On Steps and Tears


As I sit here in my quiet living room, wrapped in my ridiculously-comfy cable-knit poncho and relishing the absence of sound coming from my daughter’s room that tells me she’s asleep, I inhale the deepest and exhale the slowest I have all day (including the moments immediately following when I found said daughter had thrown her plate of mashed potatoes and corn down onto the rug). It’s like I can feel the world slowing down, quieting down, getting ready for the end of the day and forthcoming sleep. The television is off for the nonce, though I’ll probably indulge in some (countless) rewatching of “The Great British Baking Show” before bedtime.

Here we are almost a full week into 2016. It’s a thought that I am having trouble reconciling; it feels like it should have been longer than that right now and yet the days are taking their time a bit. I feel like I have accomplished a great deal and yet that I am falling behind on my To Do list. The decorations are coming down slowly. I’ve already written and submitted an article to the editors of The Well Written Woman. The laundry mountain is being chipped away at. I’ve cooked supper at home several nights this week. I’ve ready several chapters of a new book (you’ll find some favorite quotes from For the Love in the next post back). I’ve also been to the gym and kept up with my daily exercises. Pros and cons, progress and lag. But, on the whole, I find myself very pleased with how this year has begun. Baby steps.

I will confess that I have been busier than I had been expecting and need to work on being a bit more present with my little girl but I did take her out for her first snowfall play of this winter on Monday, which was wonderful. Then we sat on the floor and colored today before Mamaw gave us a call on Skype. So that was fun, particularly with me hilariously trying to defend my meticulously-colored picture from my daughter slapdash creativity. (I managed to snap a picture of my page for myself before surrendering my MLP: FIM coloring book to her mad genuis.)

I am looking forward to this year. I know that it is setting up to be challenging, difficult, or just plain hard for some in my life and it pulls my heart towards them, full of the desire to be there for them, even if there is nothing that I really, physically do for them. But I can be there for them. I can offer love and acceptance and an ear to listen. One of my goals this year is to speak less and listen more and offer as safe a place as I can for others. I don’t really have the words for how important this has become to me.

I have noticed firsthand of late just how ingrained it has become in us to not cry. Don’t cry. Whatever you do, don’t cry. And, if you do cry, apologize for your over-emotionality. Immediately. I am completely guilty of this and it breaks my heart to see those I love feel like they are putting too much on me or embarrassing me or themselves by crying. So I am retraining myself to never say, “Don’t cry”. (Oh, how hard that is with a three year old and those big fat tears over those chubby cheeks over the littlest thing.) Rather, I try to say, “It’s OK. Go on. I’m here,” and then just let them cry as they need. I am trying not to offer advice or platitudes or admonitions, or, really, even say anything aside from reminding them that I am right there (especially if it’s over the phone or Skype, as this is my verbal alternative to being able to hold their hand while they cry). Advice is not what they need from me in that moment. What they need is to be able release those tears, to release that emotion in a place where they do not fear being judged, condemned, or thought ridiculous. They don’t need “don’t cry”; they need “go ahead, you’re safe”.  And that is what I want to give these friends, family, and loved ones. I am a sympathetic crier so there will most likely be two people crying before all is said and done, and that’s okay.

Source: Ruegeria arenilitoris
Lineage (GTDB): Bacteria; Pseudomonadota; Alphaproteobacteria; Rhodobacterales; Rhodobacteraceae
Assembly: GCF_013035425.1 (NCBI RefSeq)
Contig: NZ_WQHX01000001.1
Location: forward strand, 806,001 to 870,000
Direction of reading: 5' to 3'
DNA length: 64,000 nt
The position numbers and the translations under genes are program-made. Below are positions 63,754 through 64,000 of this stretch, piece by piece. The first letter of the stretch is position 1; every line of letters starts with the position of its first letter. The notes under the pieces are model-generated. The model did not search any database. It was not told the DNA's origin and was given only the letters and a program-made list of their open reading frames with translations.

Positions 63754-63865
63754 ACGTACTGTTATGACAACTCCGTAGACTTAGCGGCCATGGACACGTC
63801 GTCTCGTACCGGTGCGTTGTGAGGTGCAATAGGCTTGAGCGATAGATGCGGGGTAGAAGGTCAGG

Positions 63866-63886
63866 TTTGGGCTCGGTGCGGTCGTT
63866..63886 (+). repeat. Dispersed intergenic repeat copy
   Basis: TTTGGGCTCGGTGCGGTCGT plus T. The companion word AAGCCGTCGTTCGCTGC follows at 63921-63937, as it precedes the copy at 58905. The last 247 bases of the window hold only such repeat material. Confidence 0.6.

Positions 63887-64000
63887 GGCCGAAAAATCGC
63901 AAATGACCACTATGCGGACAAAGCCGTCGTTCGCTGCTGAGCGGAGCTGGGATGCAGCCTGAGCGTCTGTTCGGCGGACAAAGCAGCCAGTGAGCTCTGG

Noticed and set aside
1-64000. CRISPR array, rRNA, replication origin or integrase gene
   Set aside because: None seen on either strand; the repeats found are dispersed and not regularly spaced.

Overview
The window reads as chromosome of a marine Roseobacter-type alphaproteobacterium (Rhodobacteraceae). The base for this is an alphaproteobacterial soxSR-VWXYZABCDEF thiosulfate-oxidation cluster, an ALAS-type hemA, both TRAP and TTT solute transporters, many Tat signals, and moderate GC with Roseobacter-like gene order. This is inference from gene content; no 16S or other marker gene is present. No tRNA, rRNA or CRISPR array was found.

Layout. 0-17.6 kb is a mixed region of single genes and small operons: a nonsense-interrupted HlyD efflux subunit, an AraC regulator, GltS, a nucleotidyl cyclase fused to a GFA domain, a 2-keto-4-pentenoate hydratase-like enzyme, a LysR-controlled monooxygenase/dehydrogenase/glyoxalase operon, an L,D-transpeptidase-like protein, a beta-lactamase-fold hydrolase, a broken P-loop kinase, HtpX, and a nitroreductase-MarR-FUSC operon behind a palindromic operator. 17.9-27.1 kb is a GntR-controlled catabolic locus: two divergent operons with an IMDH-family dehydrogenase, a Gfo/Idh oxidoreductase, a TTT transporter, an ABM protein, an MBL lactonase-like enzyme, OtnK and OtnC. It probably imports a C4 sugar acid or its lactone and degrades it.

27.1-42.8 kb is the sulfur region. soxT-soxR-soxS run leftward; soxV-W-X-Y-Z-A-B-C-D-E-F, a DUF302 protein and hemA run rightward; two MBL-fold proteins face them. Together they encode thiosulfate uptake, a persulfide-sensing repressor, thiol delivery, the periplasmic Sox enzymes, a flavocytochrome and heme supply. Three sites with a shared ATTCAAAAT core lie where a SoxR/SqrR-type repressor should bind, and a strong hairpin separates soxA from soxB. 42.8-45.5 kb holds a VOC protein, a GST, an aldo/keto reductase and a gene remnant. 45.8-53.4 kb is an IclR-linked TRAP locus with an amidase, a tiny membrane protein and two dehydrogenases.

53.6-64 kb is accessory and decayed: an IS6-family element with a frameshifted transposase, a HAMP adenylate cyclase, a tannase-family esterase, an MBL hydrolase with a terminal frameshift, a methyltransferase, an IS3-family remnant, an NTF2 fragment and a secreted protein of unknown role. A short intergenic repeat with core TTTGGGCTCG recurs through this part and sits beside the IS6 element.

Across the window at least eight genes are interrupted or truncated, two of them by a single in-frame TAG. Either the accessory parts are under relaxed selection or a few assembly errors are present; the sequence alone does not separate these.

2016 has had a good start, with goals and hopes in place and progress made. It might be little progress but it’s still progress and I am glad for that. Here’s to the progress continuing. Cheers, dears!

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An Existence Woven in Words


I didn’t exist in your world until you started reading this sentence of mine.

Did you know that? I didn’t exist in your world until a moment ago. Ta da! How do you do? Nice to meet you in this big old universe of ours.

This is one of the reasons I write (send letters, journal, blog, tweet, update, etc.): to send my words out into the world, into the universe, and to join my world with that of others’. My words are proof that I did indeed exist in this universe that we call our own; they are also proof of my existence in the worlds and lives of others.